Crystal Rain by Tobias Buckell

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Crystal Rain is Tobias Buckell’s debut novel, initially released back in 2006, and it’s a novel that brings something a little different to science fiction. Born and raised in the Caribbean, Buckell brings a strong flavour of that culture to this story, much to its benefit. With a re-release of the three Xenowealth novels earlier this year (Crystal Rain, Ragamuffin, Sly Mongoose), I thought it was about time I revisited them in preparation for my first-read of the fourth (and self-published) novel, The Apocalypse Ocean.

crystal-rainThe inhabitants of Nanagada and Aztlan are descendant from the Caribbean, now occupying lands each side of the Wicked Highs, a mountain range that separates each nation with only one route between the two, the Mafolie Pass. The alien Teotl that rule over the Aztecans as gods demand blood sacrifices, while the Nanagadans live in peace with the alien Loa. The Teotl and Loa have fought each other for a long time, and now the Aztecans are coming through the mountains under the direction of the Teotl to wage war on Nanagada.

John deBrun lost his memory 27 years ago and now passes his time in Brungstum with his wife and son. His past life is a blank to him, although he has come through situations that have killed all others around him. He is the only person to travel to the northlands and return alive, and to travel over Hope’s Loss and return healthy. Now the invasion of the Aztecans turns his life upside down. Travelling north with Oaxycytl, an Aztecan spy, he arrives in Capitol City wanting to join the Mongoose men and fight against the Aztecans to take revenge for the losses he has suffered.

With the discovery of old information, a crew is put together to travel to the northlands by ship to find the Ma Wi Jung, a mysterious object said to contain the power to defeat the Teotl. John is appointed the captain and given the things he needs to get to the location where the Ma Wi Jung should be. With the Aztecans marching on Capitol City their time is limited, but they are the only hope.

What Tobias Buckell has done here is pretty impressive. He’s taken a culture that wouldn’t usually be put in the same sentence as science fiction and created something that is both unique and familiar. Although not heavily science fiction related, the story has constant references to a time when humanity was technically advanced and flew between the stars. Although most of the story is told through the eyes of characters that just don’t know or don’t understand the technology, the moments when we do get to see from the perspective of those with the knowledge doesn’t give too much detail – enough to know there is more, just not quite what it is.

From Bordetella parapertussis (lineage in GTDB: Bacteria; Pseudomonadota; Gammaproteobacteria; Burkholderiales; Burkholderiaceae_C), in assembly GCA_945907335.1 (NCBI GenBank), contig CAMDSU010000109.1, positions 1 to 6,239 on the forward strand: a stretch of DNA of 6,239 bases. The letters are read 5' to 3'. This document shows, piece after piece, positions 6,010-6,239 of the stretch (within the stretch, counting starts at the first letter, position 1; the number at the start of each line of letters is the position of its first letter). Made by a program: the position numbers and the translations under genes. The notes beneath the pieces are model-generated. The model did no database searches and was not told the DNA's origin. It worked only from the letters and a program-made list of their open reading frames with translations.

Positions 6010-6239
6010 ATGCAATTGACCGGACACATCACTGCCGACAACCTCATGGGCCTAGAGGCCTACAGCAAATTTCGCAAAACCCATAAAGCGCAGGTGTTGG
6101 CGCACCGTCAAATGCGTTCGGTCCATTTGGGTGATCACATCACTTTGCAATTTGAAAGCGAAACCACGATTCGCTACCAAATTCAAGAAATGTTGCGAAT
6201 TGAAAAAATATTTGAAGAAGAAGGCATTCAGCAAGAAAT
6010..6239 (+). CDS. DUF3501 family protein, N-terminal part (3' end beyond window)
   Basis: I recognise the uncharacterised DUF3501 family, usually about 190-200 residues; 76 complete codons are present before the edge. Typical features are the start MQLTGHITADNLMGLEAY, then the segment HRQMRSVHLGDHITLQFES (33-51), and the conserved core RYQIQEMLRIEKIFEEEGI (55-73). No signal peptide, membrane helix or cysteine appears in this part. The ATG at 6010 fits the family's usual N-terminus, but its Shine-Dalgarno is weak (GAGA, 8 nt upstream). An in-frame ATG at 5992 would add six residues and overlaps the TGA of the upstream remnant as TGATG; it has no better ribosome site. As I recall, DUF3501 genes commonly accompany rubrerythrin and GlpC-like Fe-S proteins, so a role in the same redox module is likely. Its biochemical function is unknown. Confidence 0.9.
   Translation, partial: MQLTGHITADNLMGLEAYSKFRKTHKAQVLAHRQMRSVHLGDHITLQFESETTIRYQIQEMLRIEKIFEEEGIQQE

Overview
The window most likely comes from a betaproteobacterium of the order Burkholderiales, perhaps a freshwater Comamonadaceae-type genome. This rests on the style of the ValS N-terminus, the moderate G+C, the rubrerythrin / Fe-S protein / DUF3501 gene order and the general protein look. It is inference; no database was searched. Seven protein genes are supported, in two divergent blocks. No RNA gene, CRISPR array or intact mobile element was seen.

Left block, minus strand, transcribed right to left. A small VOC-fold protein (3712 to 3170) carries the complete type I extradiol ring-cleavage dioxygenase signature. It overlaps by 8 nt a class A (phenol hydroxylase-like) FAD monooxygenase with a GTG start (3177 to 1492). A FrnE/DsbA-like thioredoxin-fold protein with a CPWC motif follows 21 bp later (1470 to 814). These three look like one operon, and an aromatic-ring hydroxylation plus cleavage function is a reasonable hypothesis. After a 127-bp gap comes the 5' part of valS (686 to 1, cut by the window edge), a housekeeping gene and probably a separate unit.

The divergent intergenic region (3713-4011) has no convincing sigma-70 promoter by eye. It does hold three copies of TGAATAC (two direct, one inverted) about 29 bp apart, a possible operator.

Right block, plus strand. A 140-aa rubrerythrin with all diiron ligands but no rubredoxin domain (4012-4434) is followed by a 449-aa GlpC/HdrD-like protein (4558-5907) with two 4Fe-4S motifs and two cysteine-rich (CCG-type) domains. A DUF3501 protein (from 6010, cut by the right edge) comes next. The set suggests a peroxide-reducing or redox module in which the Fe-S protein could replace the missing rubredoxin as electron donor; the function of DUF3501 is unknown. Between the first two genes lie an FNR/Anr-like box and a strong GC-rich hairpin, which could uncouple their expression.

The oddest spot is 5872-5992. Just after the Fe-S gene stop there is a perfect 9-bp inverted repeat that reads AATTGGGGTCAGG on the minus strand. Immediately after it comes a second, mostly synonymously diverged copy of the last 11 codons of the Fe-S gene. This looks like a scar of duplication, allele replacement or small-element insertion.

The characters are also really well presented. The handful who we spend the majority of the novel with are well developed, interesting and unique – of the five or so main characters, each was distinct and engrossing. I can honestly say that there were none that I disliked reading and no plot thread that didn’t feel rewarding. Of course, it would be remiss of me not to mention Pepper, the mysterious stranger that turns up looking for deBrun. Not only is he entertaining, but as the story progresses and we find out more about him it raises even more questions about the wider setting.

The only real point that I can say I struggled with was the dialect, but only early on in the book. Buckell has obviously used his background to create a great setting which is a refreshing change, but the dialect is difficult to get into. Saying this, after getting to the quarter way mark I was barely noticing the difference simply because the book flows so well, and the culture is presented in such a way that works, pulling you into the story.

Crystal Rain is a great read – not too long, but with so many ideas. It contains such a well told story I find it difficult to believe the length: I would have expected a longer book, but the pace is one of its greatest strengths. I was never bored of reading and each chapter added something to the whole. Next up I’ll be sinking my teeth into my Ragamuffin re-read, and remind myself just what Buckell can do with space opera.

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